The defendant assigns as error the fact that the trial judge accepted pleas of guilty through the defendant’s privately employed counsel and did not inquire of the defendant personally if his pleas were voluntarily made, if he understood what he was doing, and if he authorized his counsel to enter the pleas in his behalf.
“This Court would find itself under an avalanche of frivolous appeals from criminal convictions if it were to allow a defendant to attack for the first time in an appellate court his own plea of guilty entered by and through the advice and assistance of competent counsel, when this attack is made simply because the trial court saw no need to examine him for the purpose of ascertaining whether he actually intended to plead guilty originally and whether he still freely assents thereto. Though it is a good practice and it would be considered proper in all respects, it is not a prerequisite to the sustaining of a conviction based upon a guilty plea that the trial judge so examine the defendant because it is to be presumed that no honorable lawyer would enter such a plea in behalf of his client unless the client authorized him to do so. Generally speaking, the legal profession is composed of honorable men who are fair and candid in their dealings with the court.”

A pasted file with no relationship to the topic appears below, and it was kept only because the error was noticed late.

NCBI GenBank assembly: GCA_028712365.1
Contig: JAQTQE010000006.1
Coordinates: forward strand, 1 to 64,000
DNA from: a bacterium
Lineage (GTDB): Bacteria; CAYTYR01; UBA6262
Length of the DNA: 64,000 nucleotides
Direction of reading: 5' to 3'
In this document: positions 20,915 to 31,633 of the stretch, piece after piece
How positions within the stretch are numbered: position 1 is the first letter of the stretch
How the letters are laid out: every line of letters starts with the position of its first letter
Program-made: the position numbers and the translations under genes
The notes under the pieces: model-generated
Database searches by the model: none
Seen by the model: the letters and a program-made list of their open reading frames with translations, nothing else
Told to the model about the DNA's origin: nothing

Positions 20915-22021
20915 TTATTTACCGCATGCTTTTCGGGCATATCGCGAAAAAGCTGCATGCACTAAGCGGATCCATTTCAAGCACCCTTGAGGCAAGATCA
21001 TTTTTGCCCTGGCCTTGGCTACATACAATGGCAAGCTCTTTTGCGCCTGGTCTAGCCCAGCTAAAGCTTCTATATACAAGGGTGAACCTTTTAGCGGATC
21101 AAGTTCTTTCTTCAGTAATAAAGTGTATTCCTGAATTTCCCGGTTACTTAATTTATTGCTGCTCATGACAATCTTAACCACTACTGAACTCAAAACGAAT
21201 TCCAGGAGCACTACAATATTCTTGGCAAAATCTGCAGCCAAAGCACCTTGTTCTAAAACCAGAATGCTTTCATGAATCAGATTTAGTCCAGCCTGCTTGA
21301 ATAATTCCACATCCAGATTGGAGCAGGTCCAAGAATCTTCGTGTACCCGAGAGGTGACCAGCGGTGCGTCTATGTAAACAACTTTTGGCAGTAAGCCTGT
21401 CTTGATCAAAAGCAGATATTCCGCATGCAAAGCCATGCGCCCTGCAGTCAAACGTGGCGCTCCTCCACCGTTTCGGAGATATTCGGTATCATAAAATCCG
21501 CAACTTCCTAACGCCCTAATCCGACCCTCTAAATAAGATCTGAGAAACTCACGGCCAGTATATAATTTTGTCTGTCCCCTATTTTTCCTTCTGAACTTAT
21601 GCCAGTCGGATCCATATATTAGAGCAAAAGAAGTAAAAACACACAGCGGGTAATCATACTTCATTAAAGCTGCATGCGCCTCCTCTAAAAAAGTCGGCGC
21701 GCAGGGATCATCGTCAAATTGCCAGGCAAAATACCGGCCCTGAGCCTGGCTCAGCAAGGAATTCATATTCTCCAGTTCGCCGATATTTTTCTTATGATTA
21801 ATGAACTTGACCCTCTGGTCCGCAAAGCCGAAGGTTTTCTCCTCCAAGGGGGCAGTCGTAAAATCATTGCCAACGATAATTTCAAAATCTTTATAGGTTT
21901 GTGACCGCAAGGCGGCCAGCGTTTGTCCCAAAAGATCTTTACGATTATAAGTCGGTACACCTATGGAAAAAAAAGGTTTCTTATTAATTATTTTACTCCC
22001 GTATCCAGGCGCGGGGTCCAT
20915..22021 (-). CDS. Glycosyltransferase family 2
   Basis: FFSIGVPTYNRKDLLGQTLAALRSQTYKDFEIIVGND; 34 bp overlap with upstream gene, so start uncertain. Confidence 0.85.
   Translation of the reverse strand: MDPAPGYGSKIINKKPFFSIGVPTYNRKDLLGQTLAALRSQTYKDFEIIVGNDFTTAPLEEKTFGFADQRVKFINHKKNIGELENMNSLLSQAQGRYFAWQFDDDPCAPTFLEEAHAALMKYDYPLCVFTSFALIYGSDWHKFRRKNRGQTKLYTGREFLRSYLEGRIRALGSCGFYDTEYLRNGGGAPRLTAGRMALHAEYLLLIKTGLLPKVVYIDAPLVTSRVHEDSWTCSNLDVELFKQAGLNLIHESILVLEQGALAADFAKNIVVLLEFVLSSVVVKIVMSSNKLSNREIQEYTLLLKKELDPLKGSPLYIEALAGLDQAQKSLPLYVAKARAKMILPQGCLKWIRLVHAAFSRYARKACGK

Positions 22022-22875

The sentences imposed by Judge Snepp were within the statutory limits and did not violate any provision of the Federal or State Constitutions.
The judgments of the Superior Court are
Britt and Morris, JJ., concur.